“There is a general feeling of hopelessness among youth from the communities we work with. Some young people are on the verge of being deported and having their visas revoked and need urgent assistance. No personalised solutions are offered to these young people, just detention and then attempted deportation. Family breakdown has become really common. These groups of young people experience high unemployment rates, homelessness, come from broken homes and are caught up in substance abuse”.
“We had a young person come to YAY aimlessly to just get away from home. He would hang out in our youth space regularly without any real plan to re-engage with the community or find employment. We suggested he get involved in our Arts program and he became a regular participant. Throughout the program he was intensively mentored by our arts coordinator & youth worker. We then linked him up to our Employment Officer for job readiness training”.
“An opportunity for paid employment came up came up with a local employer and we were able to help him secure gainful employment”.
What advice do you have for other people wanting to get involved in supporting disadvantaged multicultural youth in Australia?
“We have many opportunities for volunteering with us. The work we do would not be possible without the help of our fantastic group of volunteers. Year after year, they share their skills, time and energy to support the work we do for disadvantaged multicultural youth. Our current volunteers participate in our programs by mentoring and sharing their knowledge and experience to youths who come to us”.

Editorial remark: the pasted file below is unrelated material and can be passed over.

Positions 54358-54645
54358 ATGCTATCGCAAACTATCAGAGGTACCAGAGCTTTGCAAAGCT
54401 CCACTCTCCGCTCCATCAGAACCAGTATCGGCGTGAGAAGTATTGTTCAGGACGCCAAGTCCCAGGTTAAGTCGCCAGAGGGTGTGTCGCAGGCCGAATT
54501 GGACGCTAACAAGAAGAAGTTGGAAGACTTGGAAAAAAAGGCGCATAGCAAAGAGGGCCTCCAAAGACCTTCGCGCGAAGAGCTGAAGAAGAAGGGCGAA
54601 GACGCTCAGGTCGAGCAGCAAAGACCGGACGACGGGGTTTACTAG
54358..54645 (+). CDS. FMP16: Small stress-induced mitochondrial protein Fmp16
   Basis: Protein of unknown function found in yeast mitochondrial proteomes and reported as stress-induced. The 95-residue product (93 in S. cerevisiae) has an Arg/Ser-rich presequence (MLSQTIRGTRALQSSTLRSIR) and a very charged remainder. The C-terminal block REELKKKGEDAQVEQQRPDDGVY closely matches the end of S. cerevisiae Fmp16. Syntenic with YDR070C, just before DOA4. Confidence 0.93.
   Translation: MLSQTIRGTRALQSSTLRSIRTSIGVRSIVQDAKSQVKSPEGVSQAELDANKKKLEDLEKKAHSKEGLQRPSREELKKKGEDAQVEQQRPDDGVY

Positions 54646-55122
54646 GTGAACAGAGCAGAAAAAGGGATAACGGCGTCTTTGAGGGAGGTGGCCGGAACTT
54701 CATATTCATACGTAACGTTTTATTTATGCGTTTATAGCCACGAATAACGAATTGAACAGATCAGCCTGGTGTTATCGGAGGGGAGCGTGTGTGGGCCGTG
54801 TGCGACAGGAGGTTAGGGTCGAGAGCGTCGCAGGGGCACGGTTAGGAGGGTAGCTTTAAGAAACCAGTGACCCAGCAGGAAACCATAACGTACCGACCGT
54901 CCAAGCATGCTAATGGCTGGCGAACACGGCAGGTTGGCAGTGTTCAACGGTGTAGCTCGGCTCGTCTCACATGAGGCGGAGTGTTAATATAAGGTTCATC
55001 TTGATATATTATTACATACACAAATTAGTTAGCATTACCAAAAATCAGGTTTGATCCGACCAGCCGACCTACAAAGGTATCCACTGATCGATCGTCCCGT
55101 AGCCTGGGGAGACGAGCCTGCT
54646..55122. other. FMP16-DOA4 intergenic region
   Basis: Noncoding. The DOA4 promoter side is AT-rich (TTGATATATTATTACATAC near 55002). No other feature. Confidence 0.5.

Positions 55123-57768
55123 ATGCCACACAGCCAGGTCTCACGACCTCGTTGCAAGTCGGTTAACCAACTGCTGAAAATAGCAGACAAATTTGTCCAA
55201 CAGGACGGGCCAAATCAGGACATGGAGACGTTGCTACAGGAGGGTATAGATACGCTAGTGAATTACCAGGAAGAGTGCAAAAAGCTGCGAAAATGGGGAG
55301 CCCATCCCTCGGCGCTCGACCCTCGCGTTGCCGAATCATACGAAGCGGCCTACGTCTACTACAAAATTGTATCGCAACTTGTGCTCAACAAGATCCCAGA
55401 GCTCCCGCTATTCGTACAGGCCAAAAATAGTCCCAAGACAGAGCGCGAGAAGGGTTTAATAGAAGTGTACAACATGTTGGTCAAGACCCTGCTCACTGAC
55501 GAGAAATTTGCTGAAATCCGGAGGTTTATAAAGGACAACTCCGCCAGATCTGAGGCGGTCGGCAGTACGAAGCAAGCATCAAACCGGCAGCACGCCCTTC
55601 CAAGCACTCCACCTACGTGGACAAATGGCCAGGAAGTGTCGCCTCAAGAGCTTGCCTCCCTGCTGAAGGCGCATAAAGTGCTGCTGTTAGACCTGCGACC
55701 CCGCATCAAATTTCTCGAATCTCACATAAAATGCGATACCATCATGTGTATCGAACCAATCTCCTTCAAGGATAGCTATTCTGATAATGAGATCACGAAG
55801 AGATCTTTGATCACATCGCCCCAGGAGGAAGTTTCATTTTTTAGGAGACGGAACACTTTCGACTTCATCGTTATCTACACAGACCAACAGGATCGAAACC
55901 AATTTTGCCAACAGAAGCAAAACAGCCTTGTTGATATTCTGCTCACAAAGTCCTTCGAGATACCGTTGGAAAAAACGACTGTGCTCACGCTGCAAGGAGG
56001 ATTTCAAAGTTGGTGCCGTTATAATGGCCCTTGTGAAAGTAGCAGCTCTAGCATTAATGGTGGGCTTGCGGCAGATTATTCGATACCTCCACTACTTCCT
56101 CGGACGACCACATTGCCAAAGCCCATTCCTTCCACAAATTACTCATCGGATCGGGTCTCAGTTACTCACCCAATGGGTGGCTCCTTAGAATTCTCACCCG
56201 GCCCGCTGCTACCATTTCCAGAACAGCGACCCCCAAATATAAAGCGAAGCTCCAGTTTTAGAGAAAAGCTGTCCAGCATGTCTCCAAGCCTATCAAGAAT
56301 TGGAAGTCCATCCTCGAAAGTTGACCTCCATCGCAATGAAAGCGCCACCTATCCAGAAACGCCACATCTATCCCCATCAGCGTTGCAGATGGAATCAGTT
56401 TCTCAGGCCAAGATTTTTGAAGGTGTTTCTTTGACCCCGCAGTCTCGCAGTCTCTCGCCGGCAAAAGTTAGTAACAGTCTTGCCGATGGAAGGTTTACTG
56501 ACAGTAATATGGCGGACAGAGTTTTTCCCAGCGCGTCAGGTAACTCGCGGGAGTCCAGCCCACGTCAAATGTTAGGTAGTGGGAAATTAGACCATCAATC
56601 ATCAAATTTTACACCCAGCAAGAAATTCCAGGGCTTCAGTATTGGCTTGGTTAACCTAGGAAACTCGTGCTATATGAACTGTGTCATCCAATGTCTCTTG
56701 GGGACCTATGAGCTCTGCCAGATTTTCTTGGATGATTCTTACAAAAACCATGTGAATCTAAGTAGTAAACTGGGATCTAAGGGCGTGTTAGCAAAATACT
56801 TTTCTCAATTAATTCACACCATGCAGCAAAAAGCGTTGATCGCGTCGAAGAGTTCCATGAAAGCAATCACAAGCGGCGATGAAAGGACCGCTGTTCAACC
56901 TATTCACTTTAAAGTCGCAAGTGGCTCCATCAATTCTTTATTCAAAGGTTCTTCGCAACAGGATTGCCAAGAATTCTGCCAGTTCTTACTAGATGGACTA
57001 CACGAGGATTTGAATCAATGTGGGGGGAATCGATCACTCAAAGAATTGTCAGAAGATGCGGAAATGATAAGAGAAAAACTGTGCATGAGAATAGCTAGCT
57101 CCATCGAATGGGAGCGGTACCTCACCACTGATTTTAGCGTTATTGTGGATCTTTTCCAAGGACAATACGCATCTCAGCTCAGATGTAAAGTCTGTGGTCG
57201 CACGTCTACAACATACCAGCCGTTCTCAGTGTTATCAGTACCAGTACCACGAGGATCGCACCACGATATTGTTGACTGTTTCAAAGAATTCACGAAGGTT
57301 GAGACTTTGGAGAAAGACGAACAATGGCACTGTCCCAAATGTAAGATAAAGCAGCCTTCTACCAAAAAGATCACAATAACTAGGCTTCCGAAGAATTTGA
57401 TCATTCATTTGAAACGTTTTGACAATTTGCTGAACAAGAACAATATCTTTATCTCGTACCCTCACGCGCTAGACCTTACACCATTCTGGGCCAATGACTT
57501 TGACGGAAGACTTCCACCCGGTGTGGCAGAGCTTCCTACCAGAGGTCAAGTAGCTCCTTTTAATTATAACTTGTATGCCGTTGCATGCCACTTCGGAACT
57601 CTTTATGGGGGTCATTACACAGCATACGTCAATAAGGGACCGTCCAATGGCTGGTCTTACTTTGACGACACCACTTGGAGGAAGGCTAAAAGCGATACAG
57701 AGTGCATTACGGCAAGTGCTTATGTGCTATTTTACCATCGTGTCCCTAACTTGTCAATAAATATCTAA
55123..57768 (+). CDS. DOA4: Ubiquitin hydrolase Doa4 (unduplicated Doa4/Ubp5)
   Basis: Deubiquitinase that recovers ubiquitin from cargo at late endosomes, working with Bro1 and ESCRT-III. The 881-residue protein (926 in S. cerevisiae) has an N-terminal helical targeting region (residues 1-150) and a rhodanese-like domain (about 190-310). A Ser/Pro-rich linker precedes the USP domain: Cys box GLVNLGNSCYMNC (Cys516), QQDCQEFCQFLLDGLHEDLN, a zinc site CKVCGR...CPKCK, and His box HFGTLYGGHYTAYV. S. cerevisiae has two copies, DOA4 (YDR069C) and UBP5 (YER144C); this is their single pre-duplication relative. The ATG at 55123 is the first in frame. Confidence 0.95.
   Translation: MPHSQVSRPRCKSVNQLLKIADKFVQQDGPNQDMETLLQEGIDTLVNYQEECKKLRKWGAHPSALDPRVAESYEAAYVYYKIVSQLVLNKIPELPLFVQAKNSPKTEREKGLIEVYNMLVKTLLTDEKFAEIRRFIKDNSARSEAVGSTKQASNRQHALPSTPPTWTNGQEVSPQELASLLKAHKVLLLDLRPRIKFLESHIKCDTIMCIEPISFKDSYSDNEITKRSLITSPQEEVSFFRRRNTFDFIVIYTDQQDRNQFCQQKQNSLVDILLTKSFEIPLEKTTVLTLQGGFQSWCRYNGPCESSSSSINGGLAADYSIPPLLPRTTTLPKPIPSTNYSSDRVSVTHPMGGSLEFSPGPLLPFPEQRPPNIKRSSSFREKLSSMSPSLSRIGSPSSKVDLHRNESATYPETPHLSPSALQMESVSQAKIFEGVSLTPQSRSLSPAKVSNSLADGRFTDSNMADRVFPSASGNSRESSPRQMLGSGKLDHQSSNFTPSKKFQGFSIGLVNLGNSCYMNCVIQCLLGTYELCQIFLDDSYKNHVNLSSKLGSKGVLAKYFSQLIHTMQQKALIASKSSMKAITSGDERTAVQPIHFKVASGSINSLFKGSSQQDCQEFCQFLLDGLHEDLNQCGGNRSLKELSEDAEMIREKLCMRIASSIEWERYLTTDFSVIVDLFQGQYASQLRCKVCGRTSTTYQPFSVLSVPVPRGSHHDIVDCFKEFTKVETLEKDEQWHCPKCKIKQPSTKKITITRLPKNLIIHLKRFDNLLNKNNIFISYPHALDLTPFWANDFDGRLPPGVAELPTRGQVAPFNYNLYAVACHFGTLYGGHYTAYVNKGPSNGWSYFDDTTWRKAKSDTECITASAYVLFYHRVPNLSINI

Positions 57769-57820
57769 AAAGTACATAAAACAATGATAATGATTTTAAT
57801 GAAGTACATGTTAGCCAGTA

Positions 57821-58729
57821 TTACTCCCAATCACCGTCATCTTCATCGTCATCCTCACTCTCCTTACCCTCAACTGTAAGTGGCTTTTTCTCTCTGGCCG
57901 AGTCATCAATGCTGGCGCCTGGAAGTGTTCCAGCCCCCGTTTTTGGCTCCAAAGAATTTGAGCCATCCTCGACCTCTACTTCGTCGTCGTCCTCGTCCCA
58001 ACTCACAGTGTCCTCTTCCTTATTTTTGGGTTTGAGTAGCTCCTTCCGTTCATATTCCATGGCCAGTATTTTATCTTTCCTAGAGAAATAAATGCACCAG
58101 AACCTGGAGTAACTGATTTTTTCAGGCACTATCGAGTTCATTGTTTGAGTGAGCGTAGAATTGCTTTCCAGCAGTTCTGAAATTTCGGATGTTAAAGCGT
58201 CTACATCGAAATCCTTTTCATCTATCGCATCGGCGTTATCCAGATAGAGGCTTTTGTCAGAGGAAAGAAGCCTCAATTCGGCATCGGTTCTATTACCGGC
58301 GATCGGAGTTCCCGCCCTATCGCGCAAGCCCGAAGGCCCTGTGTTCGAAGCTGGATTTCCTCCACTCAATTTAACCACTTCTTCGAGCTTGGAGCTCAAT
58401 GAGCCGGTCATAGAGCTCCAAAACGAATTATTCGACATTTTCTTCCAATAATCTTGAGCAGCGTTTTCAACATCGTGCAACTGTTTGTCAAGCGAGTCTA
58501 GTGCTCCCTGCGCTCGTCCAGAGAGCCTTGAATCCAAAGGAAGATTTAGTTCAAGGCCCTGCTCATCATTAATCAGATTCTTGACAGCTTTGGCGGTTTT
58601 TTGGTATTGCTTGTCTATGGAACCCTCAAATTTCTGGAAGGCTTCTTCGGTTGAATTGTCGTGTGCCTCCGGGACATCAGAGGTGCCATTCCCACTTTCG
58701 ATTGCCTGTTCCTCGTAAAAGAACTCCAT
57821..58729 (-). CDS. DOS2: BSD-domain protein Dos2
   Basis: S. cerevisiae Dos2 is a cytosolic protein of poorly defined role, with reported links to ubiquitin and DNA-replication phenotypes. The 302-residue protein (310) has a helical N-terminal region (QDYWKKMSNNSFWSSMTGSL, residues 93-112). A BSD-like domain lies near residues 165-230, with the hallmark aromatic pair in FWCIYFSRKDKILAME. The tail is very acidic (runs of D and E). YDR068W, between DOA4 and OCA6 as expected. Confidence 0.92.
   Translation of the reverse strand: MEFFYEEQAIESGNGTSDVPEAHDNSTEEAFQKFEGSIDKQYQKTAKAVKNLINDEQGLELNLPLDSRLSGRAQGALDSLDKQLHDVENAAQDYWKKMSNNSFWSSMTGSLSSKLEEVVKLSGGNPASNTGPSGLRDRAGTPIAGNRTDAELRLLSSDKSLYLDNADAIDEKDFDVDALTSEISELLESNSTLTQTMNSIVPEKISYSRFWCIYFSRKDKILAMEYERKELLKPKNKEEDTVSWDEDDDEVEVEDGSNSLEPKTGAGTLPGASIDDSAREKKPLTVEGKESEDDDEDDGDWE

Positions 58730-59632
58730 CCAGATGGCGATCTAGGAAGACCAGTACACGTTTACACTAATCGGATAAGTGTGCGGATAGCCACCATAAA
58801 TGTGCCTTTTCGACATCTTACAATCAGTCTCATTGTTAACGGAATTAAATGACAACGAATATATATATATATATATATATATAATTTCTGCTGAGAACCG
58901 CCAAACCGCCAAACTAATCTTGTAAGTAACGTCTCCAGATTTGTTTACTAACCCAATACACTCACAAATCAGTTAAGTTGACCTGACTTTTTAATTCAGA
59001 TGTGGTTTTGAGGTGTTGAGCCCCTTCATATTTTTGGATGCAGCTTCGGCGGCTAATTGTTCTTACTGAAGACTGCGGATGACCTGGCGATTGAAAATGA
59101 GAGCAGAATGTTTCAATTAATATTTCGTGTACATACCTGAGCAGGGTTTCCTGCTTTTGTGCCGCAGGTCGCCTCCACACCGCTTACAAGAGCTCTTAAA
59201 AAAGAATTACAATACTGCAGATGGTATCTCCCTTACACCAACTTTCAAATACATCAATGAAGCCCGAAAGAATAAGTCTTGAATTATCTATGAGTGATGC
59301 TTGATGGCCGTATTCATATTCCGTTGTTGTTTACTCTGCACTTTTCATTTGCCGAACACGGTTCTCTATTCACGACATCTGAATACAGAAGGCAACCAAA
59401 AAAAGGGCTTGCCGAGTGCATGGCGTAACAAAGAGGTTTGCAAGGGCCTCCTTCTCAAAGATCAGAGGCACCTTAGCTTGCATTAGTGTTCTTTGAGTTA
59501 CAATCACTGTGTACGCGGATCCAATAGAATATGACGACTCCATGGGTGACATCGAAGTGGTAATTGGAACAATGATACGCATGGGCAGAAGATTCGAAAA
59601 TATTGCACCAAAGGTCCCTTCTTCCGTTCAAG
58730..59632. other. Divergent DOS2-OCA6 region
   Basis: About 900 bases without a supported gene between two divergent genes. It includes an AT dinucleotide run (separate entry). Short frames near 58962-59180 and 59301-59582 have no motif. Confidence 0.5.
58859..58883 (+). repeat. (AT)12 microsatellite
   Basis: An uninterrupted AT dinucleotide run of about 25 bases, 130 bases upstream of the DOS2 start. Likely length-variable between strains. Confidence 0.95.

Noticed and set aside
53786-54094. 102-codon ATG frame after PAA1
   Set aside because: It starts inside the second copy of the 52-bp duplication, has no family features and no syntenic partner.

You were also one of the youngest people in Melbourne to contract coronavirus, how are you doing now?
“I’m doing well now, thank you, and have recovered from the virus”.
You mentioned that since contracting the virus, you’ve also been helping hundreds of others in Melbourne needing help during the pandemic. Can you tell us more about the support you have been providing?
“YAY has extensive established networks within the multicultural and faith communities. As such, they are seen as a leader in the community and provider of trusted, culturally safe support. YAY is approached by both community and government to step into a role as advocate, service provider and community liaison. This has put immense pressure on the organisation to deliver its core programs, as well as to deal with the multiple complex needs of community arising out of the Covid-19 crisis”.
“The community cohorts that YAY work with are some of the State’s most vulnerable. What has become increasingly evident is that communities, not just youth but their families and other networks (close to the young person who have a relationship with YAY), are also now reaching out to us for support”.
“We have also been assisting families and young people with culturally appropriate food and other essential items they require”.
From the success of YAY, to helping those during the coronavirus pandemic in Melbourne, what would you say has been the highlight of your career to date?
“Supporting young people into jobs and being able to give back during a pandemic”.
Melbourne is doing it tough right now, and I’m sure there are many Australians that would love to help where they can. Can you tell us how people can support those struggling in Melbourne right now?
“The best way to support Melbournians is by reaching out to people you know. Friends, family, co-workers, and neighbours or community groups. Sometimes this can feel like too small of a gesture but as the saying goes it really is the thought that counts during this time”.
“Depending on your age and fitness level you can also help by running errands for elderly family members or neighbours. Reach out and see if they need help picking up groceries, medication or parcels. You can leave packages outside their door to maintain a safe distance”